At C&A, we believe normal should be just another word for sustainable. We want our customers to trust us to do the right thing, so they can buy our products without having to worry about how they were made.
In 2015, we developed a global strategy with goals for 2020 that would embed sustainability across our business. This has allowed us to drive a centralised global strategy, while supporting flexibility in how the goals are met in our retail markets to meet customer needs and to drive innovation. This approach also applies to our involvement in industry initiatives and sustainability programmes – we want to amplify our contribution by fully supporting the largest and most credible initiatives.
To achieve our vision of fashion with a positive impact, our sustainability work is focused on areas that are the most relevant for our business and where we can have the biggest impact – our products, our supply chain and people’s lives.
We don’t want our customers to have to choose between what’s sustainable and what’s not. This is one reason why sustainability is an integral part of how we design and source our clothing. We focus on sustainable materials – cotton especially; on ensuring that our clothing has been sourced and made in a way that respects people, the environment and animals; and on pioneering circular fashion models.
To succeed in our goals, we have to go beyond our business. Our work is designed to inspire and enable actors across our industry to embrace a sustainable approach.
Our supply chain is complex: encompassing around 1 million people, employed through 788 global suppliers, with more than 2,400 production units - representing 90% of our impacts. We always look to prioritise where we can have the most impact, with suppliers where we have the strongest relationships and with established industry partners.
We focus on two main areas where we know we can have the most impact: ensuring we leave a clean environment behind us, and working to ensure that those who make our clothes work in safe conditions and are treated fairly.
C&A is a global retail fashion company that touches the lives of around 60,000 employees, 1 million factory workers and 100 million customers each year. What we do and the way we do it has a large impact on many different groups of people – we focus on strengthening communities, promoting positive actions and giving back to local communities.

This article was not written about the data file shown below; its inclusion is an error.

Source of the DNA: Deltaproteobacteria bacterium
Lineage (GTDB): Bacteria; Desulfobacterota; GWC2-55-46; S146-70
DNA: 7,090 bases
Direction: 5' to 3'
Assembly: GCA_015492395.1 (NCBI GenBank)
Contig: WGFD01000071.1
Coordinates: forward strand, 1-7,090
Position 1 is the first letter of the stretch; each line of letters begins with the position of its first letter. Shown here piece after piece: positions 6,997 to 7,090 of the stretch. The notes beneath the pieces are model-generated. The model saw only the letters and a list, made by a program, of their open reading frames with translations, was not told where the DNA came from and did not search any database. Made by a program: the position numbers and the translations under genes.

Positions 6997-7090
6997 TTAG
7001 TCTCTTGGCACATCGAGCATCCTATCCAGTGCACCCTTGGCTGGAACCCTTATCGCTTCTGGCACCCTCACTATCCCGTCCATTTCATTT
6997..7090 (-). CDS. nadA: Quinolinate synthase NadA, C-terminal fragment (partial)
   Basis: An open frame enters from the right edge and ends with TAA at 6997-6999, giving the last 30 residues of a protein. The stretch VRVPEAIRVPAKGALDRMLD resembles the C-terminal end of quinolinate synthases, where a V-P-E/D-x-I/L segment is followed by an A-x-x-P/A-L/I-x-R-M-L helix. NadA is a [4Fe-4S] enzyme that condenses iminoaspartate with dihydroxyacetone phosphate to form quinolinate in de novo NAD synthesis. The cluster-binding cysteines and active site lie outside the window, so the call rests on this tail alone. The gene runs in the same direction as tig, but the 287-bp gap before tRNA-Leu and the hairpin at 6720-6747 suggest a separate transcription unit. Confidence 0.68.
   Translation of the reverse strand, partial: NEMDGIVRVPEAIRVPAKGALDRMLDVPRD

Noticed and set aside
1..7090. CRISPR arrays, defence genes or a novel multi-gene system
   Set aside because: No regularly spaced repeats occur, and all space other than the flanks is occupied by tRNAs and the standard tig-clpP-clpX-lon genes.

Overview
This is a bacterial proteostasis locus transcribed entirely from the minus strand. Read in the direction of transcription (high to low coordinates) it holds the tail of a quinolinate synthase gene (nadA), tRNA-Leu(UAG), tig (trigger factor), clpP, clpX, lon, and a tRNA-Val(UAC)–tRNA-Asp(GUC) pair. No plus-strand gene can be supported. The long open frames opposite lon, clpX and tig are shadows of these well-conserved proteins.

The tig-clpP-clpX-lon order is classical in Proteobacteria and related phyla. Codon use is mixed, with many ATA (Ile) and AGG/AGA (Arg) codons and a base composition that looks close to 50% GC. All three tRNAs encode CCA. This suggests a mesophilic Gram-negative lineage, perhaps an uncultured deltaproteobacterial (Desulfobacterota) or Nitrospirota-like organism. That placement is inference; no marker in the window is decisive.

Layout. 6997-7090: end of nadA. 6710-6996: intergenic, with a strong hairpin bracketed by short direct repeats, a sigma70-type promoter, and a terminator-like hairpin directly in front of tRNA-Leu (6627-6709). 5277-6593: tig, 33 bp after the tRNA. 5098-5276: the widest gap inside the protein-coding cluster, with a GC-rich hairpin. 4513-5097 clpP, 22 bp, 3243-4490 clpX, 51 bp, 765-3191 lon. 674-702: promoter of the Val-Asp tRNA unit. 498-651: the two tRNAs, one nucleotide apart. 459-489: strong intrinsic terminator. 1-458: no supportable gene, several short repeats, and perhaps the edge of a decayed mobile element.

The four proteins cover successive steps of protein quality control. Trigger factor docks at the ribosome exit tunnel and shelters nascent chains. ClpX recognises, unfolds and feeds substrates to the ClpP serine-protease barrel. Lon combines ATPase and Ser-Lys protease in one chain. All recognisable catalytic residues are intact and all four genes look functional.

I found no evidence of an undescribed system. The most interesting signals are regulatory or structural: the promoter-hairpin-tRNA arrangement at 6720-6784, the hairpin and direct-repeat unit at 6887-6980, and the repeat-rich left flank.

Defining our material issues
We developed our current sustainability strategy in 2015, which involved a detailed materiality assessment. The four steps involved in the development of our strategy are summarised below and are covered in more depth in last year’s report.
Research: We interviewed 40 key stakeholders, including development experts, researchers, and business leaders. We reviewed our historical sustainability performance, data from our Life Cycle Assessment and research generated by customer interviews and focus groups.
Value chain impacts: We worked with external experts to develop a Life Cycle Assessment model to fully understand the water and carbon footprint of our value chain. We also determined our social impacts through our Sustainable Supply Chain programmes and our human rights impact assessment.
Exploration: To determine those areas where we could make the biggest impact, we evaluated the success of existing C&A sustainability programmes and forecast industry trends over a 15-year period. Key initiatives like the UN Sustainable Development Goals and the UN Guiding Principles for Business and Human Rights informed this exploration.
Strategy: Using our material issues as an input, we developed our integrated sustainability strategy. It has three pillars: Sustainable Products, Sustainable Supply, and Sustainable Lives. We strive to address and include all material issues within our sustainability framework. Other issues, such as quality, product safety and responsible marketing remain part of our core business approach.
We are continuously reviewing and developing our material issues and our strategies for addressing them. This ongoing review is based on our progress towards our goals, and the changing conditions of the world around us. In 2016, a number of incidents occurred in our supply chain – including union uprisings in Bangladesh, issues with Freedom of Association in Cambodia and Myanmar, and underage workers in China, Mexico, Tunisia and Turkey. C&A's minimum eligible age is 16 and corresponds with the International Labour Organisation (ILO) standards. In Turkey, for example, the incident was legally permitted but an infringement of the C&A Supplier Code of Conduct.
Although these issues are infrequent and isolated, we strive to use what we learn from them to continually improve our strategy and focus areas over time.